Over the next five years, according to estimates from ABI Research, upwards of a billion more smartphones will enter the marketplace. That amount would nearly double the total number of people who use them, since roughly a billion people from around the world already use them. While some have them so that they can browse the web during their free time, do some mobile shopping or use social media to keep up with friends, many are using them to be more efficient and get work done while on the go. But without the proper mobile device management, bring your own device (BYOD) programs that allow employees to work from anywhere would not likely work.
Currently, more than 30% of all mobile-service subscribers in the United States are business mobile users. This means that BYOD models are quite common, and lots of workers are taking advantage of the opportunities that they present. From being able to get some work done while waiting in the airport before a business trip to answering emails while picking kids up from soccer practice, mobile devices help workers complete projects at all times of the day, not just while they are in the office. But that trend means that businesses need to invest in iPhone management and iPhone security programs that help make sure that the vital information employees access is properly protected.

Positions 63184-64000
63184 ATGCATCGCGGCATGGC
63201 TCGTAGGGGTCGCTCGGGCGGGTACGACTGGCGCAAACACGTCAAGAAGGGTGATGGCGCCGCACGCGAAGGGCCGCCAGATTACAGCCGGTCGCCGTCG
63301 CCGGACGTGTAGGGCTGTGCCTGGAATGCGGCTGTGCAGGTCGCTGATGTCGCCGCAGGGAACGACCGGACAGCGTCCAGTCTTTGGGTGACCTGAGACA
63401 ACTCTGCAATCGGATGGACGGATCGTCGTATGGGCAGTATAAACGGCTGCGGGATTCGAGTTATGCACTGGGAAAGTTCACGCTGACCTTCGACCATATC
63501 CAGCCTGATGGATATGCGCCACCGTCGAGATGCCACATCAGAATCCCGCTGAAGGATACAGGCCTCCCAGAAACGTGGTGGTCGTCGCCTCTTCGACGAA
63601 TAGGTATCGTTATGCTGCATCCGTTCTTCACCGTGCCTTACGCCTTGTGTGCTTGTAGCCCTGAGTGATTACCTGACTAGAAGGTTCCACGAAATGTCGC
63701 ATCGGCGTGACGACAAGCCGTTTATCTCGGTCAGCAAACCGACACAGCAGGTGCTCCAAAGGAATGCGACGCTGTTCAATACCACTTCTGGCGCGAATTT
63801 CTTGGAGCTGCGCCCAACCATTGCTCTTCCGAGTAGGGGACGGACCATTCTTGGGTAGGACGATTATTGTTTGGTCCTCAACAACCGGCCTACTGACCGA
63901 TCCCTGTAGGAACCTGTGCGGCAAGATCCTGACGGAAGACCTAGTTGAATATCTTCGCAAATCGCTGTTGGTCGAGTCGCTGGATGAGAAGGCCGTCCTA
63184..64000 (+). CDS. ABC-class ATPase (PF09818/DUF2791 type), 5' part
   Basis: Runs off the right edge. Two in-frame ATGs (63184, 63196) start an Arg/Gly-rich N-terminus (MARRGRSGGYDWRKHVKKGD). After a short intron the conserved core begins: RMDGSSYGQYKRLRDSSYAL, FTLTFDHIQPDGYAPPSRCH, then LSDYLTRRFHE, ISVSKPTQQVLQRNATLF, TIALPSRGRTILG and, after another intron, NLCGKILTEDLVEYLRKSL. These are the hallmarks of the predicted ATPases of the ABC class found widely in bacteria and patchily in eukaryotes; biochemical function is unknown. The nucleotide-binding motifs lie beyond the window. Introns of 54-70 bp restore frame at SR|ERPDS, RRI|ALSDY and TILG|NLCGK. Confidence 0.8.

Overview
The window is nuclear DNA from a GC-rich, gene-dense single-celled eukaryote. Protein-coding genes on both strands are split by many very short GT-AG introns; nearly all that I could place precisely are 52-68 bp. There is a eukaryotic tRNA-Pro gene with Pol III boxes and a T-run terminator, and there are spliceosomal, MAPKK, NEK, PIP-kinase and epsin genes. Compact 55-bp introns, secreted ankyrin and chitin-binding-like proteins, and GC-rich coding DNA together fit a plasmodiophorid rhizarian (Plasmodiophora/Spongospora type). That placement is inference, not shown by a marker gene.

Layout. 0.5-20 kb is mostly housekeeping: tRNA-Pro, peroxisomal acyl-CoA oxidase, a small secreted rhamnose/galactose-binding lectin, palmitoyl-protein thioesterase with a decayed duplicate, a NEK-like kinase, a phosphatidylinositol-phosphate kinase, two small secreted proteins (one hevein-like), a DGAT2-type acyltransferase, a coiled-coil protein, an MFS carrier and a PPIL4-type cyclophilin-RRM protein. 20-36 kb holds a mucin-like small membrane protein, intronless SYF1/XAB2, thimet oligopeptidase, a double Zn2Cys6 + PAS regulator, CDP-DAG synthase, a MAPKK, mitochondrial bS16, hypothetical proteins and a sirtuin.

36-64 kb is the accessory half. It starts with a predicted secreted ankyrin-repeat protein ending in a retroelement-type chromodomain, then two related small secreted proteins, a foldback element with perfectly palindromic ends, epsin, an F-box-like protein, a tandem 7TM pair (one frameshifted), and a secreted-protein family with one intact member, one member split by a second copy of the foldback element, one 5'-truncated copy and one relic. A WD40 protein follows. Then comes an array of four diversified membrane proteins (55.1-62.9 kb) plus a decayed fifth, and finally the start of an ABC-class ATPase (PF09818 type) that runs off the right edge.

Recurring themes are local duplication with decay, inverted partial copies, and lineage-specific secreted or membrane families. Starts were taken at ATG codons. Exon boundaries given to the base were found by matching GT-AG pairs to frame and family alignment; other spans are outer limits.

A report by Forbes found that, by 2015, native PC projects will be outnumbered by mobile app development by a ratio of around four to one. This means that the business landscape, predicated on face-to-face meetings and productive office places for so long, is drastically changing. Now, the emphasis seems to be shifting towards a mobile workplace that allows employees to communicate and collaborate from anywhere, so having a mobile device management plan is almost a must for businesses looking to stay competitive.
One of the drawbacks of BYOD models and mobile device management is that, quite simply, they can be a bit costly. Though they might help workers complete projects more efficiently, both devices and security programs require a financial investment. A recent report says that half of BYOD companies make employees pay technology costs and, perhaps surprisingly, they are generally compliant.
Companies could lose millions on both replacing lost data and the time wasted doing so if mobile devices are not secured. So though BYOD programs can be great for efficiency and helping workers complete necessary projects, devices need to be properly managed.